Iceland's major banks Arion banki hf., Íslandsbanki hf., Landsbankinn hf. and Íbúðalánasjóður are struggling to retain profitability amid weak economic growth and stiff competition from pension funds, data from S&P Global Market Intelligence shows.
Arion banki, Íslandsbanki and Landsbankinn all reported a sharp fall in full-year net income between 2015 and 2018, with Íbúðalánasjóður swinging to a loss last year.
Iceland's major banks defaulted in 2008 during the global financial crisis, and the country imposed capital controls that remained in place for more than eight years. The banks that rose from the ashes are now more resilient, with the shocks from the crisis absorbed, low nonperforming assets, stabilizing private sector debt and successful release of capital controls, S&P Global Ratings wrote July 23.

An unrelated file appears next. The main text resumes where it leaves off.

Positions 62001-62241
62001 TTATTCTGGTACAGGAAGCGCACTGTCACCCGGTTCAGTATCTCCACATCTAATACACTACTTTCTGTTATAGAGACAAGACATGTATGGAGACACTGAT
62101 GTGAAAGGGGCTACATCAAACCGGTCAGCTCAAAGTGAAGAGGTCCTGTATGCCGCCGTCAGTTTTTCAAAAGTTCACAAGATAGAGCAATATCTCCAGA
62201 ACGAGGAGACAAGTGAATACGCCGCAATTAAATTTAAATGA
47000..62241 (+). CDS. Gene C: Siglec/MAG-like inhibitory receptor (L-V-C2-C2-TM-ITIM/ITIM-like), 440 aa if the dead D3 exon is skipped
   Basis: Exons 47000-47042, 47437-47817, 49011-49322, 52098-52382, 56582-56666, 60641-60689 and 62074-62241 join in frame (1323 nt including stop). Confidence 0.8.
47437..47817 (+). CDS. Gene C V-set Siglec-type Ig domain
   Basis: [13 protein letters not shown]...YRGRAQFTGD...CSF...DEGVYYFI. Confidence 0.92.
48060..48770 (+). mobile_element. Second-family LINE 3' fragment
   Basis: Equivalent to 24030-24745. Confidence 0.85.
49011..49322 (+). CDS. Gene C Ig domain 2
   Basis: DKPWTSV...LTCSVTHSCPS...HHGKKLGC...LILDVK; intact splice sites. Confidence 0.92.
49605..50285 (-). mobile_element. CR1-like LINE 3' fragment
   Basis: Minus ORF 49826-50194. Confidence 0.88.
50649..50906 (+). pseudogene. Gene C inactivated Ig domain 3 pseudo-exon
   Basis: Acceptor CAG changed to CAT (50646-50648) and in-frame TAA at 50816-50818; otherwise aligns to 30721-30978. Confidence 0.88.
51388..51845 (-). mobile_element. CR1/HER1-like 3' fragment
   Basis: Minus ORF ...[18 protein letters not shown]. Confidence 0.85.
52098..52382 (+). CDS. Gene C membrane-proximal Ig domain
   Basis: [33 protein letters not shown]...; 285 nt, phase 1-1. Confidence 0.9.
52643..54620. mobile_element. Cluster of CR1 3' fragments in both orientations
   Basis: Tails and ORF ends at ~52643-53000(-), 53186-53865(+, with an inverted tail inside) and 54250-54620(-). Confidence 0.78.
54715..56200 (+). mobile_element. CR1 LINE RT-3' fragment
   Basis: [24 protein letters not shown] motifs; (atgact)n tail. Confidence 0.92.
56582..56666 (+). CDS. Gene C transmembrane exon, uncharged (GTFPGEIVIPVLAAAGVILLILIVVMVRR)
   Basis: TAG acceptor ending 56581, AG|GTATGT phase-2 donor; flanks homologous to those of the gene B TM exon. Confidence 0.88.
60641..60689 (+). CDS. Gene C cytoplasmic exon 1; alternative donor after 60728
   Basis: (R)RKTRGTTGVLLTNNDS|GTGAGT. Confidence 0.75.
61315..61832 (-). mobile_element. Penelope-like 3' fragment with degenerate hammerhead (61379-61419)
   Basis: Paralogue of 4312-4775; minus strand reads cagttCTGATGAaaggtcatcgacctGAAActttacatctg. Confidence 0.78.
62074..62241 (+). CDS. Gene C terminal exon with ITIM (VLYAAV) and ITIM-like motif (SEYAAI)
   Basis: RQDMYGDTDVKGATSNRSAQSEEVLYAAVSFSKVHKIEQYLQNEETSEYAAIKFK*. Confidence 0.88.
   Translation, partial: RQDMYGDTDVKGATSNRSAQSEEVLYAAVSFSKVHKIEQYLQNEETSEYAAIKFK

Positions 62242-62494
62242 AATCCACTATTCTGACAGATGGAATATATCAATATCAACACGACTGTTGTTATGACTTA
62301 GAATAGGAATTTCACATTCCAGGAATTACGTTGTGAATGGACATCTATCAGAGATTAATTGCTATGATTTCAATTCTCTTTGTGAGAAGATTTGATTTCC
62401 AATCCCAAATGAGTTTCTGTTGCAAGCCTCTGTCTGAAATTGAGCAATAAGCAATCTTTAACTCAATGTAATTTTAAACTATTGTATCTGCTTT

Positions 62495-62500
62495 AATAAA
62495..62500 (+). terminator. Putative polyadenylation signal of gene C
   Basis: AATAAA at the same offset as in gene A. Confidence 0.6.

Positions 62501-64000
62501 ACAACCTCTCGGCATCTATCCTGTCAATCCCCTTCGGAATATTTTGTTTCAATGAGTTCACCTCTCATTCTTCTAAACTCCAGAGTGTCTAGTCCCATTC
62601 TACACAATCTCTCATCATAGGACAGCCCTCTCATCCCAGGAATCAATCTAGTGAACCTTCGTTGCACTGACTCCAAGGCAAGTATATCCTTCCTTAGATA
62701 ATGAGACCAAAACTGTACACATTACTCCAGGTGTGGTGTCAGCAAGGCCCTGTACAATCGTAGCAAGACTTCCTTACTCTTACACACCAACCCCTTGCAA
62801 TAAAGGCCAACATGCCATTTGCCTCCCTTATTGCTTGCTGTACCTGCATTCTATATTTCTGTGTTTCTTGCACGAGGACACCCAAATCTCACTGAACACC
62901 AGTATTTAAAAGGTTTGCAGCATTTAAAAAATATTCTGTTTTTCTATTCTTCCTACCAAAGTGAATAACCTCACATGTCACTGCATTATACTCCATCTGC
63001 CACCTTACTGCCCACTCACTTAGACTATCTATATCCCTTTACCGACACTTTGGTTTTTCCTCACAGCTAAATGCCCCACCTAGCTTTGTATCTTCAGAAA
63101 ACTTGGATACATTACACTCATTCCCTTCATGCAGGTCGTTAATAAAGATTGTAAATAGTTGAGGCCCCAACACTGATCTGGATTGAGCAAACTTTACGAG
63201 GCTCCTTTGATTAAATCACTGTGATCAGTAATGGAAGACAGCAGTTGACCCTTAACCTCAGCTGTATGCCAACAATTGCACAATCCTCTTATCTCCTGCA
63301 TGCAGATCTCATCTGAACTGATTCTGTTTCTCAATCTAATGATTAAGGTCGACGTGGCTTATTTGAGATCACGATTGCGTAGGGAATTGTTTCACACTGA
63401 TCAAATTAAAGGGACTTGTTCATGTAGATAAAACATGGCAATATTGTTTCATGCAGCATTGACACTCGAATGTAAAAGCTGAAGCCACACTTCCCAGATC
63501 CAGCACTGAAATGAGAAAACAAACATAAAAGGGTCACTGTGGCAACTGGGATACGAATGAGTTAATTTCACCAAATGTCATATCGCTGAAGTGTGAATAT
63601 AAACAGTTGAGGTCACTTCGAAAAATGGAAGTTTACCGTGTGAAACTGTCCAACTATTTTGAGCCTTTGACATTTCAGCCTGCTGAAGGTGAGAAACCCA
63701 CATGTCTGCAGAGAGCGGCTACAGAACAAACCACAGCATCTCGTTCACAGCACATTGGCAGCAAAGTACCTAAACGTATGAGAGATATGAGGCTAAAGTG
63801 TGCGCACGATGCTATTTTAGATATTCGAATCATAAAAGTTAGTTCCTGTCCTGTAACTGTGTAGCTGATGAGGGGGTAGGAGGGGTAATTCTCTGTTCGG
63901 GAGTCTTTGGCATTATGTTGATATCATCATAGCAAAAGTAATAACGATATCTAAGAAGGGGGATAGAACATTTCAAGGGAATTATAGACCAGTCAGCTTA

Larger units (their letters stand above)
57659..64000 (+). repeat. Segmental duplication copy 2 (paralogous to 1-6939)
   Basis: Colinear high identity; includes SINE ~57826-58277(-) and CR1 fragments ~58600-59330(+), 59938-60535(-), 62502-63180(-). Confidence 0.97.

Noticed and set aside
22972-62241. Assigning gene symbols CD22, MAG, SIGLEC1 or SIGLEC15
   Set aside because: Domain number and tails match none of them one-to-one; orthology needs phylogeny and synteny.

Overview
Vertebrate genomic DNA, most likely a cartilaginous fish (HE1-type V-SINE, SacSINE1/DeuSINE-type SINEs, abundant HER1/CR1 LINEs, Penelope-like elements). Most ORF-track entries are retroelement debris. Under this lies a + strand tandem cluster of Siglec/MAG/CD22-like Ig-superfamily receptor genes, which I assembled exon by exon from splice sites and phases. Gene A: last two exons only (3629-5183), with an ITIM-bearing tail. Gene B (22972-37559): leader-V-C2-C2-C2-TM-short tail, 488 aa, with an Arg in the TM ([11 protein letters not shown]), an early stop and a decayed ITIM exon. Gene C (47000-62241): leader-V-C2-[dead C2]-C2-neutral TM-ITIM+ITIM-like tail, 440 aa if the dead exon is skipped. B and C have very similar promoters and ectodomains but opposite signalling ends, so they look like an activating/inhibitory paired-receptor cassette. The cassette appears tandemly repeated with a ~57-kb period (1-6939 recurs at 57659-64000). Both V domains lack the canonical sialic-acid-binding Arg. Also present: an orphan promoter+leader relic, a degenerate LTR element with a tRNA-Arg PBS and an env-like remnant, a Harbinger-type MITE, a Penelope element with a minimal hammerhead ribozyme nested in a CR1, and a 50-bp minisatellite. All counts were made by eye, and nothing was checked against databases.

But Ratings, which revised its outlook on the banks to negative from stable, suggested foreign investor confidence may be impacted by a more turbulent economic outlook and noted that banks are facing tough competition from pension funds in the mortgage market. Pension funds' share of outstanding stock of household mortgages increased to 26% in 2018 from 13% in 2015.
As of July 31, US$1 was equivalent to 121.11 Icelandic kronur.